Above normal snowpack in Interior means risk of spring flooding

Image Credit: ADOBE STOCK

PENTICTON - The latest snowpack data is in and the River Forecast Centre is warning of an increased risk for flooding this spring.

Snowpack levels in the Southern Interior are higher than normal following February’s cold temperatures and high precipitation in most of the region, according to the latest snow survey from the River Forecast Centre. The average for all snow measurements across the province is 119 per cent of normal.

Snowpacks are above normal in the North and South Thompson at 105 per cent and 111 per cent respectively, the Okanagan snowpack is at 141 per cent and the Similkameen snowpack is at 144 per cent.

By way of comparison, last year the February snowpack levels in the Okanagan were running at around 86 per cent of average, while the North and South Thompson regions were at 87 per cent, with the average for the province at 85 per cent.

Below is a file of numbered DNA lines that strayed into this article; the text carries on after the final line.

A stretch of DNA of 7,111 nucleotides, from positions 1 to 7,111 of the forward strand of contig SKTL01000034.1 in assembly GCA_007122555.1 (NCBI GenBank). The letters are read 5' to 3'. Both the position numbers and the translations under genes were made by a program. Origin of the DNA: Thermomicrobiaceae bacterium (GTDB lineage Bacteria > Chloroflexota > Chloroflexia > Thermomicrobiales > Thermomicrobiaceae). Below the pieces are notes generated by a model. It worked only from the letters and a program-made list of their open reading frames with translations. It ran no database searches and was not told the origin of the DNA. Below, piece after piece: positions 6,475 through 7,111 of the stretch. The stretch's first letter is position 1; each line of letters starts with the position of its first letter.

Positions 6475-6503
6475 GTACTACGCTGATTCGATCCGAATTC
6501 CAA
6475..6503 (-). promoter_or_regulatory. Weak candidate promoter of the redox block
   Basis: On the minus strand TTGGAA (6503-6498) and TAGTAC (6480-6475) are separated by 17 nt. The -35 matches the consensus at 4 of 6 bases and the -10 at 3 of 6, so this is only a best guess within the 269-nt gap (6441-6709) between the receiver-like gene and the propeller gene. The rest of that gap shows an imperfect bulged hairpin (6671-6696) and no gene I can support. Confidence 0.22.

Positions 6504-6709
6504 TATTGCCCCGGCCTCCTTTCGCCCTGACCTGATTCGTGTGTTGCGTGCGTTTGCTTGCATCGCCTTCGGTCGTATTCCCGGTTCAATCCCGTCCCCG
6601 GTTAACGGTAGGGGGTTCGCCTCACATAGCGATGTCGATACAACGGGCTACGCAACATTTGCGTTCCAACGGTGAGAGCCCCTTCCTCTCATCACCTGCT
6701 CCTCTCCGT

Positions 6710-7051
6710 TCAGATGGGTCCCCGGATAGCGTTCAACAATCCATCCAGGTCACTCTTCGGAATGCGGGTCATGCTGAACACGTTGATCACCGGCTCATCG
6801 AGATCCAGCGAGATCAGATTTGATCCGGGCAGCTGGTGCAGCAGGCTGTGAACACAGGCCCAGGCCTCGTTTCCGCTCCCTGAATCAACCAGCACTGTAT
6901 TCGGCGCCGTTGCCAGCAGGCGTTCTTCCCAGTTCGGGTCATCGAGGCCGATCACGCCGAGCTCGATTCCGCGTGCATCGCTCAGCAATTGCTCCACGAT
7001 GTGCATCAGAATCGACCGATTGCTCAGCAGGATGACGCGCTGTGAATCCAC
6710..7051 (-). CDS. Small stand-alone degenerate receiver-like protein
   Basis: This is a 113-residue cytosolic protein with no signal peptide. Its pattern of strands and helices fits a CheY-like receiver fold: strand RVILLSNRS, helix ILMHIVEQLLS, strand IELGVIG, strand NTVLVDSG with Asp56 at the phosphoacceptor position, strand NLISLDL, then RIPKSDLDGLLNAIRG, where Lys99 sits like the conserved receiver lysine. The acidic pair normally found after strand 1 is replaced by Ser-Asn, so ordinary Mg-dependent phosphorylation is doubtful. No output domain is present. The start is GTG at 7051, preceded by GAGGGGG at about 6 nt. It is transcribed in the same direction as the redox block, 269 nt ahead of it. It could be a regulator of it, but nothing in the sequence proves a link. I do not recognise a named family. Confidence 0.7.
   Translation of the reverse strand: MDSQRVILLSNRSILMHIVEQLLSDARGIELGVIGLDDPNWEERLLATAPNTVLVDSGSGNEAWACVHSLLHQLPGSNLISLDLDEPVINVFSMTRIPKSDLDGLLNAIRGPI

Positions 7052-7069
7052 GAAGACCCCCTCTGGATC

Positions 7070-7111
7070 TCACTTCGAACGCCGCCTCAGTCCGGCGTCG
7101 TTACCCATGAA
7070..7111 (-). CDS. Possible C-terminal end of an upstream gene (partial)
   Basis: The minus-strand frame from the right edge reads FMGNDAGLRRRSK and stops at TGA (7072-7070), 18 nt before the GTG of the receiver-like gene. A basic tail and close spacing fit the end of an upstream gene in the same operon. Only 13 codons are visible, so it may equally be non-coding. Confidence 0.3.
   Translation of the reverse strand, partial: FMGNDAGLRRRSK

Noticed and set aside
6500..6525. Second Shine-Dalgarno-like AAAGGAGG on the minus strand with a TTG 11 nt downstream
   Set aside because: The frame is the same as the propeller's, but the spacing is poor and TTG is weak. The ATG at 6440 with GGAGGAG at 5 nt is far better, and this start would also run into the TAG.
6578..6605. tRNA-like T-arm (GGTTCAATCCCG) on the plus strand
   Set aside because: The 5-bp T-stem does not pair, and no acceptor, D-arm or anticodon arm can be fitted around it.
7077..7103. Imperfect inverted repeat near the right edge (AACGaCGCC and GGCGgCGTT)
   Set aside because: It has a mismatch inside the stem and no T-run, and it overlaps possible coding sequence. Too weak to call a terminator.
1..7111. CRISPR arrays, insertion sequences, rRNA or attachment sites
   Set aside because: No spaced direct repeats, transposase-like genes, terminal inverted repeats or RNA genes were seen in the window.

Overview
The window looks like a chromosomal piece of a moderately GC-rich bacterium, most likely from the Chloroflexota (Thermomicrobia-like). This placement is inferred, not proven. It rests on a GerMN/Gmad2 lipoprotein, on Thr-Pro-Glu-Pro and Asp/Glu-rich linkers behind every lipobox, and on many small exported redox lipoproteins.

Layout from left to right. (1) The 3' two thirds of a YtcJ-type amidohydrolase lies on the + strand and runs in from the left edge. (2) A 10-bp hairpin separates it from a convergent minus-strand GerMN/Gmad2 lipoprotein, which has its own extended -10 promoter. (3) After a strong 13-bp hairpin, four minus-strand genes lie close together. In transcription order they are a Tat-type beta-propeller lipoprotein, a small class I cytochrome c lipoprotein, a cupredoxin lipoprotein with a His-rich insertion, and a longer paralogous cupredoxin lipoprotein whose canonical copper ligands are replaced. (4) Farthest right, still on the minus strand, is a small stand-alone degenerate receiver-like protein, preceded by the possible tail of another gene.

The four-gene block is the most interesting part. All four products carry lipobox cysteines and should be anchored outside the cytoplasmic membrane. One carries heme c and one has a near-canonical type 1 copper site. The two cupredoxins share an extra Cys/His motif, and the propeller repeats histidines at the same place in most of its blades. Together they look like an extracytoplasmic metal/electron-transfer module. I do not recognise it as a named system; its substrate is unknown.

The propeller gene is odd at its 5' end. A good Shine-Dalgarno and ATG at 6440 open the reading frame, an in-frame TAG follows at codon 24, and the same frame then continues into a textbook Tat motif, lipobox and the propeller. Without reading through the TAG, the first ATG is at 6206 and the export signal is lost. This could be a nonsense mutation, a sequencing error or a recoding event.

The River Forecast Centre anticipates snowpack levels to continue to increase throught the spring as temperatures return to normal across the region.

As 80 per cent of the annual B.C. snowpack historically accumulates by early March, the high snow levels being experienced this year indicate an increased risk for flooding this spring, the report says.

The centre is forecasting well above normal seasonal runoff volumes for the Okanagan and Similkameen this spring, with near-normal runoffs projected for the Thompson basin.

However, the report notes snowpack is just one component of spring flood risk, as spring weather patterns will also play a critical role in the potential for flooding in the region.

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